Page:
With information security being a worldwide issue, it should come as no surprise that the number of open positions for qualified people is staggeringly high. Unfortunately, the standard procedure for getting your foot in the door for a government position is extensive and time-consuming, which is a major problem when the immediate compensation package may be lower than the private sector. At the same time, the responsibilities list is just as extensive. Enter the Department of Homeland Security’s Cyber Talent Management System (CTMS).
What is the Cyber Talent Management System?
While most U.S. government employees work on the general schedule (GS) track, which determines compensation across various levels and locations, the CTMS is designed to work more like a traditional private-sector compensation package. Indeed, according to their interim ruleset posted here, under the standard rules, the DHS acknowledges that they cannot compete with the private sector regarding relatively common practices such as signing bonuses and faster than annual raises.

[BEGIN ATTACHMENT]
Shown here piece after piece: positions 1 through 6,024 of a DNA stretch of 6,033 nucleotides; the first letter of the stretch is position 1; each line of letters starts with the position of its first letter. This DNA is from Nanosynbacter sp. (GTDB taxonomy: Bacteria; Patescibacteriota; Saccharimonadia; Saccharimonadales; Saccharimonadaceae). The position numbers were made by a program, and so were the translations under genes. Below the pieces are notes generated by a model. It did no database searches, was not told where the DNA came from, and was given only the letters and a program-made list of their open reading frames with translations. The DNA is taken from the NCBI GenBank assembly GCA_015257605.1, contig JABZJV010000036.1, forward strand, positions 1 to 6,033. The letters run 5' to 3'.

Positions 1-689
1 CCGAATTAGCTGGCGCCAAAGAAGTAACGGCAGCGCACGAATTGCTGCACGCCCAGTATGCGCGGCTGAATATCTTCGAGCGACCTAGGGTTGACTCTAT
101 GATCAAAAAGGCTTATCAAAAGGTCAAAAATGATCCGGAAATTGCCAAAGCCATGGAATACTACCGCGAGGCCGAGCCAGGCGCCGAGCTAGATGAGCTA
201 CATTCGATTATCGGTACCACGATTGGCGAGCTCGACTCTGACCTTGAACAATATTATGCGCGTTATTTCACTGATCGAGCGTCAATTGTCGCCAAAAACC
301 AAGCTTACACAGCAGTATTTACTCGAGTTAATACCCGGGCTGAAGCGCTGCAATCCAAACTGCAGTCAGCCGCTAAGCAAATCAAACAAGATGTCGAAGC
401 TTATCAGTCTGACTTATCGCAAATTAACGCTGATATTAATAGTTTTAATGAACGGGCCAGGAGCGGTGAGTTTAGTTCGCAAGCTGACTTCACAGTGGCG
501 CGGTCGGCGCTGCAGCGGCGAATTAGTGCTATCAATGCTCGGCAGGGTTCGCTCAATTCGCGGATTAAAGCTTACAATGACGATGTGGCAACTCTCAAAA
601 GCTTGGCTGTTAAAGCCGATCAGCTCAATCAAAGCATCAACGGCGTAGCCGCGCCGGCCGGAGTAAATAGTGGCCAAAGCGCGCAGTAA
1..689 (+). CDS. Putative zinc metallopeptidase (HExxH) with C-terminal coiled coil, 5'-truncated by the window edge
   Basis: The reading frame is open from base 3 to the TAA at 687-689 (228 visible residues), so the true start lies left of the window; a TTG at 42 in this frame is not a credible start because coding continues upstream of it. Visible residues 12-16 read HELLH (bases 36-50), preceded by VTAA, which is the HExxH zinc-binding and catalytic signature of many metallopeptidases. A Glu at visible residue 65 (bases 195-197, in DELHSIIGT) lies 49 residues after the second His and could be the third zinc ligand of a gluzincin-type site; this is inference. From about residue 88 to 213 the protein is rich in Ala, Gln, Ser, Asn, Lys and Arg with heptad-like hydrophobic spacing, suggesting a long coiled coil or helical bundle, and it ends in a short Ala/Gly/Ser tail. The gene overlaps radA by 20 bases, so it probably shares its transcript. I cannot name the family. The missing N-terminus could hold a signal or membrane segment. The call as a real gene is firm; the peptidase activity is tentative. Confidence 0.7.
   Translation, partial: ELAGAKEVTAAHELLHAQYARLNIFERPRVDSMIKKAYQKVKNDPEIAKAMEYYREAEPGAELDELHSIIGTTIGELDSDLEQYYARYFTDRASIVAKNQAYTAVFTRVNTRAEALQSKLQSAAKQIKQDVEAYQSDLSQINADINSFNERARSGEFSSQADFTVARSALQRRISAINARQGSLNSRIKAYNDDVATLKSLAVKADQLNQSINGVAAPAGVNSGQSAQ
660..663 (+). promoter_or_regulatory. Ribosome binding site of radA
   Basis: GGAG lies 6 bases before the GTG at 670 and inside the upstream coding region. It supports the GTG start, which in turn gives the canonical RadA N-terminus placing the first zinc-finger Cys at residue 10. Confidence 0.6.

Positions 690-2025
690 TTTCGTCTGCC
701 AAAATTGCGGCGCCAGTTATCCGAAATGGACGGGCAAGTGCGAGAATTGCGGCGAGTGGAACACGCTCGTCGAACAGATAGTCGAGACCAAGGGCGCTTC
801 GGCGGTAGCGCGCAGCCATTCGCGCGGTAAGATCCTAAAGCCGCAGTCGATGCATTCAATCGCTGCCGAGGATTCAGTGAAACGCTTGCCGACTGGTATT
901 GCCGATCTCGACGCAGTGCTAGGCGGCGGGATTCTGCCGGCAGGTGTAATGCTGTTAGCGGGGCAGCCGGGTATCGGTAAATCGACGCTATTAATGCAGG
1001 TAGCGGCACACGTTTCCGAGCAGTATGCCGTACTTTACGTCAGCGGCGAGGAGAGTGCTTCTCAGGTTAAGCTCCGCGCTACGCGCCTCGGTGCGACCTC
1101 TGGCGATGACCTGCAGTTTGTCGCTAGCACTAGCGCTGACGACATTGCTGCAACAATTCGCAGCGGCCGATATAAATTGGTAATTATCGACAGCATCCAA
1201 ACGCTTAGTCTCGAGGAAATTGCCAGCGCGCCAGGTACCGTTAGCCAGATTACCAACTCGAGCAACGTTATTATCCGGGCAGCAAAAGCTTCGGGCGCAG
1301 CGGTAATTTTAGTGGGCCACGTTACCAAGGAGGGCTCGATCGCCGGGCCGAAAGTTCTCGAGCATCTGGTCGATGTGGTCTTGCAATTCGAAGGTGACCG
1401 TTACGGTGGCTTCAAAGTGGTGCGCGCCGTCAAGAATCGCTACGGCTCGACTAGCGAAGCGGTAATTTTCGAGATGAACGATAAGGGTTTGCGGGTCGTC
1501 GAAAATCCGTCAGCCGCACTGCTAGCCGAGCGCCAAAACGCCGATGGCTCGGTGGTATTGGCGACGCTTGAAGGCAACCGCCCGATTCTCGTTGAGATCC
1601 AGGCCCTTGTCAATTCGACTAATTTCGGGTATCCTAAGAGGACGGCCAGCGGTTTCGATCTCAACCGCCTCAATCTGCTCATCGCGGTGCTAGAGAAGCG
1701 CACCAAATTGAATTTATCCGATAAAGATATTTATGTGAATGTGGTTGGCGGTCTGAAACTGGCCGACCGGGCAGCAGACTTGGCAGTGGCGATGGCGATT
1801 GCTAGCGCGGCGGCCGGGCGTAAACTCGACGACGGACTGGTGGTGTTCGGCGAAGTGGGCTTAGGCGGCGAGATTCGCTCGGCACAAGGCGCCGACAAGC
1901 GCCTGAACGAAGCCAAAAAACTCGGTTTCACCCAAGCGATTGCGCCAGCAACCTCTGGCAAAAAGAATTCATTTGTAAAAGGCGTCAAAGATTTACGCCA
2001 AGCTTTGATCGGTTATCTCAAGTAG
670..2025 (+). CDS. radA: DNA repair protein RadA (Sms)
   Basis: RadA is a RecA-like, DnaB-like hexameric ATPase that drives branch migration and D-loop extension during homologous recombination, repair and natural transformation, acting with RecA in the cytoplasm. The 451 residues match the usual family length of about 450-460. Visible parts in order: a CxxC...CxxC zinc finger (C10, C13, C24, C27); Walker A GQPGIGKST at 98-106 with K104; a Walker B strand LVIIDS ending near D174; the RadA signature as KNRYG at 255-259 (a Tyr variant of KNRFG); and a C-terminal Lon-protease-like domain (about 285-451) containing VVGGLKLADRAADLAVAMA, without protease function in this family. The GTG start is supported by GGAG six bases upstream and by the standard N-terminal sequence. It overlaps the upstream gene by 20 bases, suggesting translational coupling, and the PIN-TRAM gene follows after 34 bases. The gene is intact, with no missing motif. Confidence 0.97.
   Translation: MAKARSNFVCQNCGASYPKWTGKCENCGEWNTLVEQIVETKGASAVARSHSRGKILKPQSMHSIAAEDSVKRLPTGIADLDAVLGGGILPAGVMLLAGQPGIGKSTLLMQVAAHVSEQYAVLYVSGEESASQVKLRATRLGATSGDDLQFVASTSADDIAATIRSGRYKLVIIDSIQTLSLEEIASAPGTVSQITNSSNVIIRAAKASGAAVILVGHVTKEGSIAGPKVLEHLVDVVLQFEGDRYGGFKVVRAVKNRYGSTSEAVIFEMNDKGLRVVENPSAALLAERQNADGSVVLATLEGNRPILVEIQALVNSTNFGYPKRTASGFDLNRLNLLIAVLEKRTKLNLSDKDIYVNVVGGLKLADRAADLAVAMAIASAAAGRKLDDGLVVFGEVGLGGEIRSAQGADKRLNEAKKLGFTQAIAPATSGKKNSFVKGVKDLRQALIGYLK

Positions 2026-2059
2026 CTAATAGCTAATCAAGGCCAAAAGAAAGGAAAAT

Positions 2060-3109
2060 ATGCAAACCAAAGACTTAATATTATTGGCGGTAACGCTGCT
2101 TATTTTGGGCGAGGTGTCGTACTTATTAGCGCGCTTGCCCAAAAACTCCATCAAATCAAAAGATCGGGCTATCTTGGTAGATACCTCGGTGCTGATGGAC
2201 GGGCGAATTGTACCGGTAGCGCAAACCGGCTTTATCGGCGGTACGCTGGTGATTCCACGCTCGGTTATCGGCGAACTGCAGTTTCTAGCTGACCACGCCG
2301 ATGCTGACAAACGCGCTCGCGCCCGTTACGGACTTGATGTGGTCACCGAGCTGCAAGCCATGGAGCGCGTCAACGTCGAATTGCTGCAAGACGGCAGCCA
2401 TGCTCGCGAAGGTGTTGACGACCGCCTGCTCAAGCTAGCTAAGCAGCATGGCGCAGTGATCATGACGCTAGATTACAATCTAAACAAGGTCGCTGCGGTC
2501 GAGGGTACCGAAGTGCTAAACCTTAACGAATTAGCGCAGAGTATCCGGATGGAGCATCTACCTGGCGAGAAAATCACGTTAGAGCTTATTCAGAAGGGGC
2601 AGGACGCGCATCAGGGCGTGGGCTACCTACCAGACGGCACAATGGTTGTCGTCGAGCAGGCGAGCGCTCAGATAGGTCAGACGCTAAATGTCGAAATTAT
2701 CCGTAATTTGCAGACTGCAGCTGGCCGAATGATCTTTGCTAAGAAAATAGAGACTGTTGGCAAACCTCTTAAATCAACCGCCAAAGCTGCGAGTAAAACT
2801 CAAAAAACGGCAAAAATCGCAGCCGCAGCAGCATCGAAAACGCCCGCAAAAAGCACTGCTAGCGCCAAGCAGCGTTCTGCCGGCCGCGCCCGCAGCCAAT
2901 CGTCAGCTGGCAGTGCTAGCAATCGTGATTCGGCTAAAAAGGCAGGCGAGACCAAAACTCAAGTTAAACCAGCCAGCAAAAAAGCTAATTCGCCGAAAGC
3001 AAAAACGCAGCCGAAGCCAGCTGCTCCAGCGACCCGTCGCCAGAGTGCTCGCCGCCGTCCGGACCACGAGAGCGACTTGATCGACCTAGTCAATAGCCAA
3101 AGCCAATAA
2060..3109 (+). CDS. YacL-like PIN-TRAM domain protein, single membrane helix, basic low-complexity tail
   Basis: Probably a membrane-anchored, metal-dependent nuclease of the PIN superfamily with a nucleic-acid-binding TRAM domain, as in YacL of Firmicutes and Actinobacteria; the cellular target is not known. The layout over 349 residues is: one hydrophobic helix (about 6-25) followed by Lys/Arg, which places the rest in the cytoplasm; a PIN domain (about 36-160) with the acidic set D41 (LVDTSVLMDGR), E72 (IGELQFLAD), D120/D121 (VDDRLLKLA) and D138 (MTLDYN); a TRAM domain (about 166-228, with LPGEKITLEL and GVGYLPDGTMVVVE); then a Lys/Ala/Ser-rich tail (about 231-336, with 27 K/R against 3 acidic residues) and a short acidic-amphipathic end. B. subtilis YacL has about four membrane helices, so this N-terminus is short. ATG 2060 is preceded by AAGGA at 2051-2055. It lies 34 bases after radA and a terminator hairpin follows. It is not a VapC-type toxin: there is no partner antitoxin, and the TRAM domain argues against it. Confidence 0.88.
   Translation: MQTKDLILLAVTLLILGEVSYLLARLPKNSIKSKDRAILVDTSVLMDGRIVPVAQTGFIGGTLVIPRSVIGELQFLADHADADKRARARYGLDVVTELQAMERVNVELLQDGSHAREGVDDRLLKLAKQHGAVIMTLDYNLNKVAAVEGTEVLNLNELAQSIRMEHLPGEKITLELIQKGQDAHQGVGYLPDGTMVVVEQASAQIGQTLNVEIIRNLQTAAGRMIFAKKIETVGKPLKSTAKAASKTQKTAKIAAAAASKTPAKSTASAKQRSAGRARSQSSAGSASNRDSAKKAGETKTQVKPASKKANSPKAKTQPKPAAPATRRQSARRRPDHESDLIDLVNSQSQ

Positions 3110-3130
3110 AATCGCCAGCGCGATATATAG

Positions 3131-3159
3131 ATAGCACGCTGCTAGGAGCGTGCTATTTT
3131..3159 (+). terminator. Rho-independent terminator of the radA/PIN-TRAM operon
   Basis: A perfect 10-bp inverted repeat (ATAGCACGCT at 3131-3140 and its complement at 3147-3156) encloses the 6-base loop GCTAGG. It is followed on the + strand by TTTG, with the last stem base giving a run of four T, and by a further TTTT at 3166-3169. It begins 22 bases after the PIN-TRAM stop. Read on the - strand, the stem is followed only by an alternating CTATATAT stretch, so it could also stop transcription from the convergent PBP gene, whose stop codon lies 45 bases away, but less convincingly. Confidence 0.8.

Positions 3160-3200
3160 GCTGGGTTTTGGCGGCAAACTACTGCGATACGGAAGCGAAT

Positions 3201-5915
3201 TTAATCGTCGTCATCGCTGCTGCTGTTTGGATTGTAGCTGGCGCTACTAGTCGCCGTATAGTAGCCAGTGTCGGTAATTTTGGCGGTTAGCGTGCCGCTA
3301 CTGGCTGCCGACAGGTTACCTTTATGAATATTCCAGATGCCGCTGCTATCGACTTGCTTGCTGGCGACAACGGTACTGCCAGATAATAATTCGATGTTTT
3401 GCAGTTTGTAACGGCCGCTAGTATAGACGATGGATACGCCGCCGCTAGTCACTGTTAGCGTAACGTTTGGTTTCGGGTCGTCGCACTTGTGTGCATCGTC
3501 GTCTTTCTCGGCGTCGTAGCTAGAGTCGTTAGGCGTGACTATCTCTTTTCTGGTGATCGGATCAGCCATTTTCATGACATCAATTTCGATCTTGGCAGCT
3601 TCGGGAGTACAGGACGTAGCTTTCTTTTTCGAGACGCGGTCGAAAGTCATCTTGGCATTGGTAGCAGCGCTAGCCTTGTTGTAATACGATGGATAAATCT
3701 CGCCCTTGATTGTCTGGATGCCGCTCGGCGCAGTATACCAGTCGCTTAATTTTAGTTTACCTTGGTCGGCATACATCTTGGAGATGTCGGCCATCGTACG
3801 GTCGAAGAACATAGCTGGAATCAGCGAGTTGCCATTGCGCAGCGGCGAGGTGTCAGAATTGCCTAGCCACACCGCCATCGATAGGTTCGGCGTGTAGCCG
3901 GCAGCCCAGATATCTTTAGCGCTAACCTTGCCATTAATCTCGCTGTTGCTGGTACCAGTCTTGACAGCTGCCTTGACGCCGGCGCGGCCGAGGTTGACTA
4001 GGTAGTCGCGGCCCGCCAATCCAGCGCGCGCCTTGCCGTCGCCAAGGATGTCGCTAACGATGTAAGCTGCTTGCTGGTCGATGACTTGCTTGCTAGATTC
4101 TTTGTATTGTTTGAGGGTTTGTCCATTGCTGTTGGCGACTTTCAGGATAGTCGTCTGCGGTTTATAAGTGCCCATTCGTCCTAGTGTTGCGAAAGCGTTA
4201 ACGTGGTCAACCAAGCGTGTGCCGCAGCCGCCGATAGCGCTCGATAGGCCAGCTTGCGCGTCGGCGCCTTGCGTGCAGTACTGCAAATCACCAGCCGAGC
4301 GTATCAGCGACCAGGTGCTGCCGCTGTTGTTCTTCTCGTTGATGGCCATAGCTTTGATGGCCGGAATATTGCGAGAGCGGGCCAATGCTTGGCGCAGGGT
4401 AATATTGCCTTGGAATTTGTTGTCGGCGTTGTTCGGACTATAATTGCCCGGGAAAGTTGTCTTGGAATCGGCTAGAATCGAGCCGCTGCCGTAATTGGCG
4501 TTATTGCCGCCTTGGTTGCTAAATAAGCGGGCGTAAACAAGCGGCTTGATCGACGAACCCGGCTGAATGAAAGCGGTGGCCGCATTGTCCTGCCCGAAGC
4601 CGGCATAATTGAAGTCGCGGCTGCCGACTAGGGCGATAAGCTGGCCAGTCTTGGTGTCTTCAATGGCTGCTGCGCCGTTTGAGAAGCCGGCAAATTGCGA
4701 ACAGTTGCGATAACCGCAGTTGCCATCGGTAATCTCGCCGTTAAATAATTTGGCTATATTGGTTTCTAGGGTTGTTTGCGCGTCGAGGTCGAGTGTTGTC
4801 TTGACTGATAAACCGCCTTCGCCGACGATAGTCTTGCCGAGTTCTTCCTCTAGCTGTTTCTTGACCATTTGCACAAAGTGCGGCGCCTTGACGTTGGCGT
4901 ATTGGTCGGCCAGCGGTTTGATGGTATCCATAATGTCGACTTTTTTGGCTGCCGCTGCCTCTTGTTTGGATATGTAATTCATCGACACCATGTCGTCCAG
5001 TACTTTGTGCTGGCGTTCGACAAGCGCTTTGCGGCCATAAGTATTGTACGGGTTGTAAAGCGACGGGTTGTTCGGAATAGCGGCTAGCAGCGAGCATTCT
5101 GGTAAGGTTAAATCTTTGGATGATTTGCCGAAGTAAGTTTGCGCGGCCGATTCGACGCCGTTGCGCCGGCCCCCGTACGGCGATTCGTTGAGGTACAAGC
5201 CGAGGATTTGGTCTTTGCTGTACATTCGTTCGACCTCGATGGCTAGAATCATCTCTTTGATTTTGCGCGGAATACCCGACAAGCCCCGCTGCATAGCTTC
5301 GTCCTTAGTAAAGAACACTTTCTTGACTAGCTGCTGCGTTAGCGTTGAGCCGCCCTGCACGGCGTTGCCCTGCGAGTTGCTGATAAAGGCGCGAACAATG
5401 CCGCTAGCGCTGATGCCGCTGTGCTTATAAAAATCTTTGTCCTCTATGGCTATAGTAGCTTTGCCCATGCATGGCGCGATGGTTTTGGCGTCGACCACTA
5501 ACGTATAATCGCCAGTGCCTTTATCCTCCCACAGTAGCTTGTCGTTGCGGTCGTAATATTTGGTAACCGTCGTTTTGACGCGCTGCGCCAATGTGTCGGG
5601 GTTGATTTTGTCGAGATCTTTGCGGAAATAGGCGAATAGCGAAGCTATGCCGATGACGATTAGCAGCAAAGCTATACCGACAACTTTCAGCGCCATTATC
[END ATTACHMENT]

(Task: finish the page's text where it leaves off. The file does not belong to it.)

The CTMS, therefore, is designed to revolve around short-duration projects. Persons would be directly hired into the DHS for a particular objective, and depending on their performance, they may receive additional compensation before moving on to another objective. There are also options